dunno as i'm still stuck with septic system and hate it. i'm not in the kind of setup that i need perfectly white clothes that often nor do i worry if some stain isn't completely removed. i don't dribble on my clothes much anyways... more often it's just dirt that needs to come out and BO which washes out with a little soap. sunshine and fresh air take care of sterilizing and freshening enough for me.

they detect human strains of e.coli, nutrients too but some are digested in the tank, but once through the tank to the groundwater leachfield most have little more happen to them. this is why agricultural pollutants in wells are being detected (blue baby syndrome), if the ground was capable of actually digesting this stuff it would be done... so it isn't and the price will be paid by future generations in one way or another... if you want something digested it has to be brought in contact with the right bacteria/fungi/organisms which most do not live down deep enough and are not active enough to take care of it all. wetlands will do a lot of cleanup and are a good alternative to agricultural and also grey water, but best of all is to make sure toxins aren't getting there to begin with.

it takes a chamber to collect it and then someone to move it after the chamber gets full. in a single house you can design the chambers to the right size so that they don't get emptied until the compost process is complete (instead you just change which chamber things go to when one gets full). that ways you only have to move composted waste. worms and soil will take care of it. leave it in a covered pile for a year or two and there's no remaining issues with bacteria or smell. needs to be covered though to keep rain from leaching stuff away. prime garden/soil material when done. if you're worried about bacteria after a year or two you can bury it below the plants and use topsoil to cover it and then nothing gets splashed on plant leaves or produce.
for apartments the easiest system is gravity fed chute to a chamber and then the chamber gets emptied when it gets full and the waste is then composted in some other location. they have trucks, sucker hoses, etc. for doing things like this. just has to be be done and going and then the biogas can be collected too for burning as it's better to be done than letting it escape unburned.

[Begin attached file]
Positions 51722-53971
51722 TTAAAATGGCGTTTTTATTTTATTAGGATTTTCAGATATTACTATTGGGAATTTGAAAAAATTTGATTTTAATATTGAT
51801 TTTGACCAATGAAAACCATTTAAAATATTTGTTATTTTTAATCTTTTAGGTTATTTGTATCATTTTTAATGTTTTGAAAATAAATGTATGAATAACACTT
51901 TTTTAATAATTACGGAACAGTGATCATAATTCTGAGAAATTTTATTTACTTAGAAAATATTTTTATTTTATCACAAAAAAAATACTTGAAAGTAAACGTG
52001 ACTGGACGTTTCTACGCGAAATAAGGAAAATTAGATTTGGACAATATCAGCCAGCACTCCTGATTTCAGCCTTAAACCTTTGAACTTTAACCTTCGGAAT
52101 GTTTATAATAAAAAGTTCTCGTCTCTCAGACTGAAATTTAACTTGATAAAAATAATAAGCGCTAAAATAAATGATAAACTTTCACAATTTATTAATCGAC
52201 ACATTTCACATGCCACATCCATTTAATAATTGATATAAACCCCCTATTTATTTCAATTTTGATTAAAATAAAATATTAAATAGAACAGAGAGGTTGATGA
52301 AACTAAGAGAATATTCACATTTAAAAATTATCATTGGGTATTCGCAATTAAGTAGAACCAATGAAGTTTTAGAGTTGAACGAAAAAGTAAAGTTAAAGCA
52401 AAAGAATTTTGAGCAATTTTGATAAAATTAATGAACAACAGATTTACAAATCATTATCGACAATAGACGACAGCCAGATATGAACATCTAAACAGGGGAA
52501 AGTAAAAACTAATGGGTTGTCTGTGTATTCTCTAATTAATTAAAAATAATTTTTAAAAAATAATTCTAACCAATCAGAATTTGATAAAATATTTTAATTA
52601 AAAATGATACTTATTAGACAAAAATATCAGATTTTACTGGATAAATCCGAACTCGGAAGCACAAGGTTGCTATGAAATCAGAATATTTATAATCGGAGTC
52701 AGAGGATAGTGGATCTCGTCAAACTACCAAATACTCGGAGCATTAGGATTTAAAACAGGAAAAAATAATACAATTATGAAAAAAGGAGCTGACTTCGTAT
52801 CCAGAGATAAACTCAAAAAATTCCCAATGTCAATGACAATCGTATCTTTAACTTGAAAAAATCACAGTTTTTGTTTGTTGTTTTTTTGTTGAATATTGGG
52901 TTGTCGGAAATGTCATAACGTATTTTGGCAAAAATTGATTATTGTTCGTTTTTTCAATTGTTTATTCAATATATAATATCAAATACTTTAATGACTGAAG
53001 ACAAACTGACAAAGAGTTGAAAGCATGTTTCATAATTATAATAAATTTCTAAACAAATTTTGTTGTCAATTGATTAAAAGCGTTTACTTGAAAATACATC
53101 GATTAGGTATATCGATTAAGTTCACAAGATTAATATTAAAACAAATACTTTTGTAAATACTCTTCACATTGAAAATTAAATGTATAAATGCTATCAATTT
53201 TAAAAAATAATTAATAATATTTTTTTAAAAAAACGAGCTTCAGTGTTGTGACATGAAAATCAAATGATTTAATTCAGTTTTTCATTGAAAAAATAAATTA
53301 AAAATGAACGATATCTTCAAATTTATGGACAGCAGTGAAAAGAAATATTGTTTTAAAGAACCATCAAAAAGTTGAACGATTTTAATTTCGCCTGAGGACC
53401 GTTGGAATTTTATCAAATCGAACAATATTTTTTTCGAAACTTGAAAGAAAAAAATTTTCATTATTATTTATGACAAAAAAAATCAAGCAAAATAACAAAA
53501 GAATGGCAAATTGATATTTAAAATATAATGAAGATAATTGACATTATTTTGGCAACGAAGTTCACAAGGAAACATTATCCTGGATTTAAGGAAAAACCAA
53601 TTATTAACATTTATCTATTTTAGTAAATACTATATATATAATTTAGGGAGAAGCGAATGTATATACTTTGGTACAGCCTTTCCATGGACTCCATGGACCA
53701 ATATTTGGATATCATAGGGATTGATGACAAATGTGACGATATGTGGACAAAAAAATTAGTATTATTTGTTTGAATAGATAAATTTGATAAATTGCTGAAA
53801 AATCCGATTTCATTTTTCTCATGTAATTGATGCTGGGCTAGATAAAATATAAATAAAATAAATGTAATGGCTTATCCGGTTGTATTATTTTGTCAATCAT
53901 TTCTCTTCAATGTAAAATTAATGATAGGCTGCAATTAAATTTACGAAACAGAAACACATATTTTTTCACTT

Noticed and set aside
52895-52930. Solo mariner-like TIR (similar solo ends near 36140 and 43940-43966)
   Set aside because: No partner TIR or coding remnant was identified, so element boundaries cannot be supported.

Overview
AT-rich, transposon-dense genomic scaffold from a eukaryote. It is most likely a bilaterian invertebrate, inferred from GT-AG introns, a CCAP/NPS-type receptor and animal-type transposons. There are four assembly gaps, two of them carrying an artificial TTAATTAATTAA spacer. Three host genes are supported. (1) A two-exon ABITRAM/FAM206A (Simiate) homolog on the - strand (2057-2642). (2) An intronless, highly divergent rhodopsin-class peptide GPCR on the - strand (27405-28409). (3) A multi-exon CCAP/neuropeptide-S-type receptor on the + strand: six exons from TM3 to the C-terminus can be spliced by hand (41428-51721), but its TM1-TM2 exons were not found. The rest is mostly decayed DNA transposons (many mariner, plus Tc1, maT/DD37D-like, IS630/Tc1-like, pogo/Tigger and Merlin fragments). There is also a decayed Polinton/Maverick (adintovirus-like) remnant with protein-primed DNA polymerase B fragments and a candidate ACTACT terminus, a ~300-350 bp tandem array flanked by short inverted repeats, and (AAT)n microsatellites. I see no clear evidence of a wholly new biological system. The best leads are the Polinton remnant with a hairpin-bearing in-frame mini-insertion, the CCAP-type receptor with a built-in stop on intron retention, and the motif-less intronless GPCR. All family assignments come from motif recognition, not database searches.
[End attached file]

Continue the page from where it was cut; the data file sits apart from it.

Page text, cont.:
unfortunately, it really doesn't work that well for certain drugs, and mixing industrial pollution and other waste water with human waste and clean water being used as transport system is really poor design. we have done it in the past because water was cheap and rivers acted like wastewater treatment plants, but now they're finding out that it doesn't work and the rivers smell like sewage all the time and the animals are being affected by the drugs, metals, cleaners, etc... so no, it's not really a good system and it's going to only get worse with the water being reduced (already they are having problems in CA because the systems were designed to have so much water in them and with the drought people aren't using enough water... oops...).

water can be cleaned up, but you ignore the other side of the equation, the rejected part of the water is even more concentrated and unsuitable in many cases for uses in gardens or agriculture.

they've been doing various projects around the world in this vein for years. the resulting water is often pumped into the the ground at some location or sent through a wetland to make it acceptable at the other end for it to be withdrawn and then used again (after being treated yet again). it's a trick used to get people to accept it, but it is horribly inefficient and expensive when compared to an alternative system. the problem is that it is the embedded system so it is hard to get people to change or to see why the change is needed.
now if you can see the difference in how much those pipes, pumps, water treatment plants, maintenance, etc. all cost in comparison to what a dry composting system would cost and what the maintenance would be. there's just not enough money in it for the politicians to get excited about it. not as much room for rewarding cronies, not consumptive enough, doesn't generate enough taxes, etc. and of course, people freak out about even thinking of human waste, so much gets hidden in the waste stream along with it. a convenient slight of hand for many...
songbird
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On 11/29/2015 8:22 AM, songbird wrote:

Where I live, sewage (not merely gray water) is treated at a plant that is mostly gravity fed. The input is from both residential and commercial sources. At the plant, liquids are separated from solids.
Liquids are "tertiary" treated and then pumped back uphill to irrigate parks, school playfields, greenbelts, and two golf courses. So far, the use of such reclaimed water is not covered by drought-induced restrictions. Furthermore, the ability to use this on school playfields means it is biologically safe. However, the reclaimed water contains too much dissolved minerals for domestic use. Because of that, individual homeowners are not allowed to tap that source; there is a concern that amateur plumbers -- the homeowners -- might accidentally cross-connect a reclaimed water line with a potable domestic water line. This concern about contaminating potable water with reclaimed water also means that the mains carrying reclaimed water operate at a lower pressure than potable mains.
The solids are composted to the extent that they too are biologically safe. Dried, this compost is free to anyone who brings a container -- including a truck -- to the composting site. Again, the presence of dissolved minerals (possibly heavy metals from commercial sources of sewage) is a concern. Thus, users of the compost are advised to place only a small amount in beds containing edible plants such as vegetables and fruit trees. Larger amounts can be used on ornamental plants.
All this is a result of political pressure from homeowners downstream from the sewage plant in Malibu. They wanted to restrict the plant's operation because they feared they too would be required to abandon their septic tanks and instead connect to sewer lines, thus opening Malibu to increased development and population density. After the sewage plant succeeded in developing a market for reclaimed water, however, those same NIMBY homeowners changed their pressure to require some of the reclaimed water to flow down Malibu Creek to maintain riparian wildlife, including fish that had not been in the creek for decades.